Researchers found that patients with different types of mitochondrial disease have higher rates of headaches compared to the general population. Tension-type headaches (TTH) were more frequent than migraines among this patient population, the study found.
The study, “Prevalence of Headache in Patients With Mitochondrial Disease: A Cross-Sectional Study,” was published in the journal Headache.
The study’s authors point out that the beta version of The International Classification of Headache Disorders (ICHD-3 beta) classifies a headache as a condition related only to MELAS patients (mitochondrial encephalopathy, lactic acidosis, and stroke), a type of mitochondrial disease, leaving out other types.
The researchers set out to find cases of headache in patients with other kinds of mitochondrial disease, notably chronic progressive external ophthalmoplegia (CPEO), an eye disease, and myoclonic epilepsy with ragged red fibers (MERRF), a type of epilepsy. They also looked at the kind of mutations patients had in their mitochondrial genes and at their genetic backgrounds.
The study included 42 participants. The majority of patients had CPEO (33 patients, or 79%), while MELAS was present in seven patients (17%), and MERRF in two (4%).
Of the 42 patients included in the study, 29 (70%) had headaches. TTH was present in 16 patients (38%). Migraine and probable migraine were identified in 12 out of 42 patients (29%). Two different headache types were identified in nine patients (21%).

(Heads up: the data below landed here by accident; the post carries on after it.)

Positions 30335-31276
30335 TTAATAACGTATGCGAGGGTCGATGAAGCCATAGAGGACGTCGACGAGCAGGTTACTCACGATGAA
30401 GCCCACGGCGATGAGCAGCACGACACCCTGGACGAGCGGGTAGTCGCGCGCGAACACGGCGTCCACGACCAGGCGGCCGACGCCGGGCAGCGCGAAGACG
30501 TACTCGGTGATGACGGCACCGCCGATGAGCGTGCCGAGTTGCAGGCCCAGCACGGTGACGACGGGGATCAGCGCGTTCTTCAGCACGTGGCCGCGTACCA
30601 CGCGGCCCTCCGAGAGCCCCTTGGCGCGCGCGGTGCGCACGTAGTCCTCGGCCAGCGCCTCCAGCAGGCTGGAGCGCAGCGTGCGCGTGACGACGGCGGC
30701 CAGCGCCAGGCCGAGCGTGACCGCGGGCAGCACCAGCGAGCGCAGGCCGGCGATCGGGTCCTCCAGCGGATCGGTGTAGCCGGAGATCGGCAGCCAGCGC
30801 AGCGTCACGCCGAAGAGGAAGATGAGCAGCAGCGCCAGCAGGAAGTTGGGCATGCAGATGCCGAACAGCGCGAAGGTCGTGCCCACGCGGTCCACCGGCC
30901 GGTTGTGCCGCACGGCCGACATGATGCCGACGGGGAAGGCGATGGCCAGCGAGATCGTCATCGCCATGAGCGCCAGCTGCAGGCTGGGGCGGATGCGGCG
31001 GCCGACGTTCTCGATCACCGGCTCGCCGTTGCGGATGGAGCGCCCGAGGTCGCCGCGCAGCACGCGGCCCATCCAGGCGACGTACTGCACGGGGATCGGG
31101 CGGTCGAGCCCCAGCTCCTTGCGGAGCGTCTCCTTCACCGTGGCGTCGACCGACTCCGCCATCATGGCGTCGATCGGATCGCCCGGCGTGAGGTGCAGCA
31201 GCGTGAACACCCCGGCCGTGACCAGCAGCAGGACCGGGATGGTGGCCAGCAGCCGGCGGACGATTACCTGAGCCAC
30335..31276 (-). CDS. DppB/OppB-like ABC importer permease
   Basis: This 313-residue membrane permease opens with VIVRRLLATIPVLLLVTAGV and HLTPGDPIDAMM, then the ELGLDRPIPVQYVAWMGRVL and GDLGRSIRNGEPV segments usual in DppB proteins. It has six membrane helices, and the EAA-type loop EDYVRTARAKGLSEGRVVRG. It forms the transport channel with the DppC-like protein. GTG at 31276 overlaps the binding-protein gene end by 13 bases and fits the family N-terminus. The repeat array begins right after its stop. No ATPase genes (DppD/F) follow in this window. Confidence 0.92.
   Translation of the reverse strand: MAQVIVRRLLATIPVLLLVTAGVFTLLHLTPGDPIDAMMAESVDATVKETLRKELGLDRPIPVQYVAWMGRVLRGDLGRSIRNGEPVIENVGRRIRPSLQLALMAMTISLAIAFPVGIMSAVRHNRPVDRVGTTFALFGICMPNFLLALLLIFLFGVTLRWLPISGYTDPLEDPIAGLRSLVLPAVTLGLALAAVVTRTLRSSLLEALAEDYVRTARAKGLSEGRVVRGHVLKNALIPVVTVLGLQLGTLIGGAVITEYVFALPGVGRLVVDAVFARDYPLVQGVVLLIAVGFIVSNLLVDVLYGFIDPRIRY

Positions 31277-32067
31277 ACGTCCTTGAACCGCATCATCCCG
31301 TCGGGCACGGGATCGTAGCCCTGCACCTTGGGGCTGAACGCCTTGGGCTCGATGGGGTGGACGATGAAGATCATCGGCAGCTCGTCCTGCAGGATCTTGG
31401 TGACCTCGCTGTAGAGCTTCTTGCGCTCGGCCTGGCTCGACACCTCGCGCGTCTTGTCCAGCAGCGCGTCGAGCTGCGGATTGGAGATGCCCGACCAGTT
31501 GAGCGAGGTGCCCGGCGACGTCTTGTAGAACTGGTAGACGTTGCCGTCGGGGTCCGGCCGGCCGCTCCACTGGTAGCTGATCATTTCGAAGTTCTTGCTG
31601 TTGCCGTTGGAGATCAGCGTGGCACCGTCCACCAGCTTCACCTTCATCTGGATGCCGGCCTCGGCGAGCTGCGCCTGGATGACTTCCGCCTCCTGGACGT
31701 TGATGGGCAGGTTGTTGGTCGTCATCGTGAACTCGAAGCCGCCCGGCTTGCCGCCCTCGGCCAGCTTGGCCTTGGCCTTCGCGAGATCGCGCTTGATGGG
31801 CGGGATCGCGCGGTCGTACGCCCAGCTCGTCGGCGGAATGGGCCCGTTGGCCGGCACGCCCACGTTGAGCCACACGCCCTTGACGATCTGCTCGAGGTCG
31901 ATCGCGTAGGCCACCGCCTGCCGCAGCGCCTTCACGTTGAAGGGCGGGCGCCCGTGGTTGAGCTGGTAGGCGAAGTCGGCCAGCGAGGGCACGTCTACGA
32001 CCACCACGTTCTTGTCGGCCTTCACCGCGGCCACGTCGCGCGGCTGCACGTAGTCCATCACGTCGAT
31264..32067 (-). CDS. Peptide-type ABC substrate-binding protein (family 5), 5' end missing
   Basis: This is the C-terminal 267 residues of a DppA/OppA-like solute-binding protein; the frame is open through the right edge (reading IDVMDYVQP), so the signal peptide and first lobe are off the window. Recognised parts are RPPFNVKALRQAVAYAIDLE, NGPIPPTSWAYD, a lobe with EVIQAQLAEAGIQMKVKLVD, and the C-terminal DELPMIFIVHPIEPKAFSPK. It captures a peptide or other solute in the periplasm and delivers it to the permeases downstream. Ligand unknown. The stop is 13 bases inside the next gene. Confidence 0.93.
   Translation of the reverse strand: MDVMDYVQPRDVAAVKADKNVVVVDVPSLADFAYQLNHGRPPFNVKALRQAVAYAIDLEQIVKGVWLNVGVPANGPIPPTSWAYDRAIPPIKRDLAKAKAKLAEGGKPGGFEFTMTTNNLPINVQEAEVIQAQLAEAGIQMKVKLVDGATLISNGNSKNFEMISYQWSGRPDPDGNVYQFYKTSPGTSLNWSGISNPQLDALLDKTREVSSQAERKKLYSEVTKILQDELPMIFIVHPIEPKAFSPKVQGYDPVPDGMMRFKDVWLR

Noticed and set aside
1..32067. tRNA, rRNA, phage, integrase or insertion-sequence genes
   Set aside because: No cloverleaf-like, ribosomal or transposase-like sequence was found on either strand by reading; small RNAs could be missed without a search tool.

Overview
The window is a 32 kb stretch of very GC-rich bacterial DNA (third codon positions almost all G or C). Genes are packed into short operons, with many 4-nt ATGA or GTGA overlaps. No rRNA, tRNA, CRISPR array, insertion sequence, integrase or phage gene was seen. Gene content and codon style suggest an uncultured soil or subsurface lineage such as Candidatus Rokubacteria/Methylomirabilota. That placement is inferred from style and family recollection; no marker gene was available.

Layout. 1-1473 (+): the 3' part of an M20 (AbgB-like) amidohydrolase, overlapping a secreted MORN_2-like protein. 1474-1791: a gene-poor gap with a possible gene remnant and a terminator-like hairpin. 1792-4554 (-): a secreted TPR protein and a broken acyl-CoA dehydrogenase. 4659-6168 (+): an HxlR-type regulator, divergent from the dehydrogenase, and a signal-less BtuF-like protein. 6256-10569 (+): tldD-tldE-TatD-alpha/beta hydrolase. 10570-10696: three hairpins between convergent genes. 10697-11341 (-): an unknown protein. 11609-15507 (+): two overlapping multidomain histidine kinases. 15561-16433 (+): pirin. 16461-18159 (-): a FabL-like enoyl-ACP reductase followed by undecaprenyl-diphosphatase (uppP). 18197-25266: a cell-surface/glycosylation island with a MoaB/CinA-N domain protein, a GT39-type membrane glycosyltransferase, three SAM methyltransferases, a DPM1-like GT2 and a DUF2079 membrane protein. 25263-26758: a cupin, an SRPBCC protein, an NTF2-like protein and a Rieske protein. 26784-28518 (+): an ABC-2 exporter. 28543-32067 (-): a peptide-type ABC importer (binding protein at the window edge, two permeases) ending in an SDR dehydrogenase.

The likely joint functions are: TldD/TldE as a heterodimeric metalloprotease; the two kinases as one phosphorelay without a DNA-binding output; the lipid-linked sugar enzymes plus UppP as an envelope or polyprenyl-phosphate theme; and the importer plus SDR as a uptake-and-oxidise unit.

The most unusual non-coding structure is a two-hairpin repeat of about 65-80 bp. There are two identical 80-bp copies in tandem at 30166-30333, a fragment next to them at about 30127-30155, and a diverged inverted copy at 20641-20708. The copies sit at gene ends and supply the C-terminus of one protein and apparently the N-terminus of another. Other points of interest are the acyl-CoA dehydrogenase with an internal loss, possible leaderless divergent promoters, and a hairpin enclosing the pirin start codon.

The highest rates of headaches were identified in MELAS patients (86%). In patients with CPEO, headache was diagnosed in 21 (64%).
The majority of patients (62%) had headaches lasting less than four hours. Only five patients reported a headache lasting between four hours and three days. None of the patients reported headaches lasting more than three days. The frequency of headaches ranged from once per month to 20 per month in all patients with diagnosed headaches, with 70% reporting one to four episodes per month.
“The high rate of patients with probable migraine (duration shorter than 4 h) can be attributed to the fact that this migraine is part of the mitochondrial disease. Obviously, the duration of attacks in patients with migraine and mitochondrial disease is shorter than in patients with migraine without mitochondrial disease,” the authors wrote.
“The data also show that the current International Classification of Headache Disorder exclusively focused on MELAS syndrome does not consider the broader spectrum of mitochondrial diseases,” they added.
“The proposed vasculopathy [blood vessel disease] as a cause of headache in MELAS patients is questioned because vasculopathy is not a major ﬁnding in other mitochondrial syndromes with similar high frequency of headache. This supports the notion that impaired mitochondrial metabolism is, rather than vasculopathy, linked with headache,” they concluded.